The New Zealand dollar rallied early in the week and was able to maintain those gains for a net positive close on Friday.
Positive global risk sentiment, not-so-dovish commentary from the Reserve Bank of New Zealand, and better-than-expected economic updates from New Zealand were the likely drivers for the Kiwi’s broad outperformance.
New Zealand Headlines and Economic data
New Zealand trade surplus widened from 722M NZD to 1.3B NZD
While the NZ trade update was positive, the round of Kiwi strength was likely also on broad positive risk sentiment (continued recovery hopes and vaccine development news)
RBNZ: financial system is in a “solid” position
RBNZ warns banks’ ability to absorb shocks ‘is not unlimited’
Australia eyes New Zealand travel ‘bubble’ as cases fall
The broad, sudden drop in the Kiwi against the majors during the U.S. trading session was likely a sympathy move with the Aussie, which suddenly fell with no apparent direct catalysts. Arguably, it was on a shift in risk sentiment, this time possibly on geopolitical tensions rising (e.g., U.S. weighs sanctions on Chinese officials, firms over Hong Kong, China approves controversial national security bill for Hong Kong).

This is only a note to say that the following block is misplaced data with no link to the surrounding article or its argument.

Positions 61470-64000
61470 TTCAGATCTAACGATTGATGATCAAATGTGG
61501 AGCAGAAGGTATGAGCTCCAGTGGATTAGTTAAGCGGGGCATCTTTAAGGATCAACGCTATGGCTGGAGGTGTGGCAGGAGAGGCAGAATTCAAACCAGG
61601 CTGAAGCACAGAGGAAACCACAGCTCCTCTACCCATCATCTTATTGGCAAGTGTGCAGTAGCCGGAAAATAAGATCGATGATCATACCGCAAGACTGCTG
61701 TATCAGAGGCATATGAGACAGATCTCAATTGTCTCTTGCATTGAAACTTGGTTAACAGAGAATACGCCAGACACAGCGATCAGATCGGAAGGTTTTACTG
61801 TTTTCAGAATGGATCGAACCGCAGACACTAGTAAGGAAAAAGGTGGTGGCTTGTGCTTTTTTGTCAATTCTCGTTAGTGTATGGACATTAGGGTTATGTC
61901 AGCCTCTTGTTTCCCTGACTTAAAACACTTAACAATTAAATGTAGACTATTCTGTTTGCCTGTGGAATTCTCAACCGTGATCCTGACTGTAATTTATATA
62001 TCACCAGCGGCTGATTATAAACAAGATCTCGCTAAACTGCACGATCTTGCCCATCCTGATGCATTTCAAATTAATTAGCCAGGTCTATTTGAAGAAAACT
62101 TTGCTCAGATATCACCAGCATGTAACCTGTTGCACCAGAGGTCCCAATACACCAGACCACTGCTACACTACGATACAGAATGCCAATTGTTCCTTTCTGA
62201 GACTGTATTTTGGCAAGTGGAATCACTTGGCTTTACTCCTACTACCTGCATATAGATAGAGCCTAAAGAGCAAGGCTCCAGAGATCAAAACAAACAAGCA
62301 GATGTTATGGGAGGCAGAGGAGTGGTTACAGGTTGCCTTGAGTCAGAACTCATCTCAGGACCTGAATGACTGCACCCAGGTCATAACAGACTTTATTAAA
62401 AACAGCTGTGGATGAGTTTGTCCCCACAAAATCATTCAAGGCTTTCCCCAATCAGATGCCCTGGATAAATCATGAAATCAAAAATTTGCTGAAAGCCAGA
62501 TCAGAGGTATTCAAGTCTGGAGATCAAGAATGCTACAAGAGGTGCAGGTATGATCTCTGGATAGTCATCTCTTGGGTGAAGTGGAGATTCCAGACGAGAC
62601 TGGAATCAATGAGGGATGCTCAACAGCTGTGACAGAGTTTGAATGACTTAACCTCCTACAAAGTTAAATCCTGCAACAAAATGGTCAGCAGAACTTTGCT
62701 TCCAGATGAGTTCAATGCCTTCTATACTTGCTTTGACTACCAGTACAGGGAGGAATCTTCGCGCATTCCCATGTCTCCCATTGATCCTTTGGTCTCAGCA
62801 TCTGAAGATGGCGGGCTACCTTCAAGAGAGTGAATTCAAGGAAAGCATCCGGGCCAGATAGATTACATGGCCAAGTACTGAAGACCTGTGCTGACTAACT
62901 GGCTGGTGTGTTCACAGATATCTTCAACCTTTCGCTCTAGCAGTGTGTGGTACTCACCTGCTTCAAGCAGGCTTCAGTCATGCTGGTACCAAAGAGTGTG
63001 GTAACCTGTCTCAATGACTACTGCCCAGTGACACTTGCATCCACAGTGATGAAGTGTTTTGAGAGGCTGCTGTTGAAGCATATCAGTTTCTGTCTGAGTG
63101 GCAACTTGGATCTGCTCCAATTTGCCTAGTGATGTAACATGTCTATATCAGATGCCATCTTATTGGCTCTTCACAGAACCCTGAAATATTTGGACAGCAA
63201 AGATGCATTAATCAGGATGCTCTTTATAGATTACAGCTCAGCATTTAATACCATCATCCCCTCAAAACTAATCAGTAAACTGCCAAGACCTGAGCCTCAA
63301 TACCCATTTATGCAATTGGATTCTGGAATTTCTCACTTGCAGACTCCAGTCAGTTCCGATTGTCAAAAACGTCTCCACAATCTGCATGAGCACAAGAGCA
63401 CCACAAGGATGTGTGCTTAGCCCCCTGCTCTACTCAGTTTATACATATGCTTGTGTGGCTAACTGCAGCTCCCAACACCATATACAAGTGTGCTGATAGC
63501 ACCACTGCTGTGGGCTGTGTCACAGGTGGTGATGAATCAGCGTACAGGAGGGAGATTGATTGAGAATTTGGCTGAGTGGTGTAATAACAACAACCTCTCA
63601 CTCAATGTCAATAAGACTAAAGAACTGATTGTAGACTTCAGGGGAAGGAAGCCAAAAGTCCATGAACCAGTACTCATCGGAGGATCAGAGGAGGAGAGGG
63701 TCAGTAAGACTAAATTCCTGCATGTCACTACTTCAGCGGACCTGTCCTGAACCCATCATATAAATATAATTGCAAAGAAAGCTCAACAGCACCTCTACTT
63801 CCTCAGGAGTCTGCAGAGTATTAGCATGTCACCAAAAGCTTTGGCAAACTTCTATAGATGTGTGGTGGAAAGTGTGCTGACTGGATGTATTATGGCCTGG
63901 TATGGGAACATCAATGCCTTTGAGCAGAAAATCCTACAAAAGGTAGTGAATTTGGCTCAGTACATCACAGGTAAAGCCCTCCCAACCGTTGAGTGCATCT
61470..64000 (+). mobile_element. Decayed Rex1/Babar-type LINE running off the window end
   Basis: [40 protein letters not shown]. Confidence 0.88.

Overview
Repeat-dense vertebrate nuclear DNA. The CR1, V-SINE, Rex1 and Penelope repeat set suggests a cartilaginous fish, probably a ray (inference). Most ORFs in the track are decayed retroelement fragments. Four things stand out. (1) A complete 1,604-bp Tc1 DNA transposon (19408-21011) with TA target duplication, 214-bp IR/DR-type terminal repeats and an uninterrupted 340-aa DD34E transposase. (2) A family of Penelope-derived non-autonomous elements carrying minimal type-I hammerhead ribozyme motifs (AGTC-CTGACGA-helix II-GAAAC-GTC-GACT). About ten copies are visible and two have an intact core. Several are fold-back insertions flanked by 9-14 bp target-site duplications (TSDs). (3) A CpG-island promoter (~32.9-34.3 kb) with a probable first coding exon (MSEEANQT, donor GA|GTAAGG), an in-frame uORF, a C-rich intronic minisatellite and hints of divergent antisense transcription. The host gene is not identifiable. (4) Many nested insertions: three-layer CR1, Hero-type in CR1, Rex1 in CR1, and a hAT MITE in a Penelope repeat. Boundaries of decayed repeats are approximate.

ANZ business confidence index up from -45.6 to -41.8
NZ jobs down 37K m/m (1.7%) For April 2020 – NZ Stats
A bit of choppy price action during the Asia and London sessions, but we did see some directional bias during the U.S. session as the Kiwi rallied a bit.
This was was likely due to the continued positive global risk sentiment, which may have stemmed from this session from Europe as the bigger-than-expected recovery fund proposal may be brightening up the outlook in Europe.
The Kiwi was mixed against the majors on Friday, so it’s likely global risk sentiment and counter currency drivers were the bigger influence heading into the weekend.
We eventually did see some uniform action at the end of the U.S. session as the Kiwi broadly bounced higher, likely on relief Trump’s press conference after it lacked any major negative surprises.